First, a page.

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If there was a definitive discography of classic albums, what should be in it? Host Mark Fraser from The Curator Podcast, and titans of Glasgow music/co-hosts David Weaver from Detour and Chris Cusack from Bloc, discuss and dissect perceived classic albums to decide which albums would make this list. Then, after we've talked it to death, we turn it over to you to decide once and for all via a handy poll. Cast your vote on our Facebook page and let's celebrate unsung classics.

 

Jun 28, 2019

When one considers the “golden age of hip-hop”, Public Enemy are rightly discussed as vital element of it. It’s a vitality that’s both earned and odd, as their acerbic, caustic, antagonistic, overtly political message may seem at odds with the kind of content their contemporaries were discussing.

Yet when viewed as another facet in the rise, and dissemination, of the black culture that PE and their kin were at the forefront of in the late 80s, they can be viewed as part of a more complete picture that aimed to communicate the black experience in America at the time.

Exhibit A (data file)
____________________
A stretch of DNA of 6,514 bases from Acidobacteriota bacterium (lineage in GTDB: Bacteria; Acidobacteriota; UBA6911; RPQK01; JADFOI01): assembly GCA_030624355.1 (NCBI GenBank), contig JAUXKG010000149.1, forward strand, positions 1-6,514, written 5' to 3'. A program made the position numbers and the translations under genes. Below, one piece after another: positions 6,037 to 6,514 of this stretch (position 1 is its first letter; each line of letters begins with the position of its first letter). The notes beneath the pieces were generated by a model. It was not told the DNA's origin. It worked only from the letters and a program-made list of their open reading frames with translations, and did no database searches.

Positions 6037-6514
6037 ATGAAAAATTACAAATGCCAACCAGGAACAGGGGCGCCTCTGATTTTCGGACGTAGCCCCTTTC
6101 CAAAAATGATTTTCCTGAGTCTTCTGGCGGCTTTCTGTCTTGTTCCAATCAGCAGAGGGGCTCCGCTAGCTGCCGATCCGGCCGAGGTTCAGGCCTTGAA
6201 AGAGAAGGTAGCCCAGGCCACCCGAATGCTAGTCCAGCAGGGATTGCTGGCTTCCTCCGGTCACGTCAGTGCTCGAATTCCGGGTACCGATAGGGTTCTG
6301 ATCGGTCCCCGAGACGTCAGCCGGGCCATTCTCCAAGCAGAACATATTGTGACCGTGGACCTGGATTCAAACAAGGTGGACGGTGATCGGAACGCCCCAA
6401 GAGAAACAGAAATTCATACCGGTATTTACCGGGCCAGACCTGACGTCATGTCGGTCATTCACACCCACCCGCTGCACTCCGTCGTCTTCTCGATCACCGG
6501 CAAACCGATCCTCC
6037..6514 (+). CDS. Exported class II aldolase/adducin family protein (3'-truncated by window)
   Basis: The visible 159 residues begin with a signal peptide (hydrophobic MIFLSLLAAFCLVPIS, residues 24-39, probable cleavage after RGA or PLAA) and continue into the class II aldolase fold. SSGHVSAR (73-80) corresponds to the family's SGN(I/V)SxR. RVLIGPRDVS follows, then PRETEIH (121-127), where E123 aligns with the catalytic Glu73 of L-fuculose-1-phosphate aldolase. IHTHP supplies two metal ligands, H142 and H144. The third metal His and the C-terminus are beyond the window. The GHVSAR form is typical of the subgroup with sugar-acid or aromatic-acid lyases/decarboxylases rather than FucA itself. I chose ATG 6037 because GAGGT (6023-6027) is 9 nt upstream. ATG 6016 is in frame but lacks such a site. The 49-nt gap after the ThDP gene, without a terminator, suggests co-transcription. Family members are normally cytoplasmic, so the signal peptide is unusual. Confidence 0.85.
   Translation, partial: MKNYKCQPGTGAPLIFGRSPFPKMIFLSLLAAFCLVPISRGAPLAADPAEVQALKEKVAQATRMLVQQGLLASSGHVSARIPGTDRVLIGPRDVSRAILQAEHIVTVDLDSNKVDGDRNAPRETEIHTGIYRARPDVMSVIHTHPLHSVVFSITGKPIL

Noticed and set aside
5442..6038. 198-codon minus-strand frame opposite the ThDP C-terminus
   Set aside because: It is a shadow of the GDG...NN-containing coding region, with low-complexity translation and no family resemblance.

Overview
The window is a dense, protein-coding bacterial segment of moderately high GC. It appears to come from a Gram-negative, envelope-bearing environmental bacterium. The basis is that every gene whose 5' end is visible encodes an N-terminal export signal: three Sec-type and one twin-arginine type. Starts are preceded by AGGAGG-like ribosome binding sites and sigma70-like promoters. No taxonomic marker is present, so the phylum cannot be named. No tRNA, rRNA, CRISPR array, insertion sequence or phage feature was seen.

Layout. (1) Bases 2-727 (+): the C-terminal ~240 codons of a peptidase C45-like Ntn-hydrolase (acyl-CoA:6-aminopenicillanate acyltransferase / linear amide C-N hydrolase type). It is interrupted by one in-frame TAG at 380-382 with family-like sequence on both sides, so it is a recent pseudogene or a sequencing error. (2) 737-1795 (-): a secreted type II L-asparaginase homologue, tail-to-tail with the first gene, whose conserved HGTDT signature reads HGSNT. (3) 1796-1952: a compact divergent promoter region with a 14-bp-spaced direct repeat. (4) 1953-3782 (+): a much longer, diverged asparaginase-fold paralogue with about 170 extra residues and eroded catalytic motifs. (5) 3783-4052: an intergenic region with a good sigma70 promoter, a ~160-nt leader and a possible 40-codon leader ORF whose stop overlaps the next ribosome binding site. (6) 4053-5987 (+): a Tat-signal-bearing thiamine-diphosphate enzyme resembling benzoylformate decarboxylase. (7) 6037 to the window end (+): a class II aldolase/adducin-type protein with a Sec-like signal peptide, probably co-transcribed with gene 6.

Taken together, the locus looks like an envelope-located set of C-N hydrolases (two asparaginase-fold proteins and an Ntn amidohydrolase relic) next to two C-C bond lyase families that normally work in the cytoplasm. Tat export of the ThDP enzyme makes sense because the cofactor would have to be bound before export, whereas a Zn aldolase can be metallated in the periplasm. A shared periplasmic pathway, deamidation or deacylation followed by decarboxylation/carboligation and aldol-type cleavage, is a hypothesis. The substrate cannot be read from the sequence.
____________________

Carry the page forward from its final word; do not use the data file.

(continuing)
Apocalypse 91… is the end of the band’s own “golden age”. Four albums in four years is a tall order for most acts, yet Public Enemy bring this period of their career to a staggering close with their fourth release, bringing things back down to a street level, and handing the sonic reins to The Bomb Squad’s proteges, The Imperial Grand Ministers of Funk.

The result is that this sounds different from what came before, with a much more upfront edge, but the samples and production work are by no means watered down.

On this episode we look extensively at PE’s early career, the controversy around the band, and wax lyrical on a whole bunch of other things besides. We know this band has another three great records, but in our view only two are unsung. Is this it?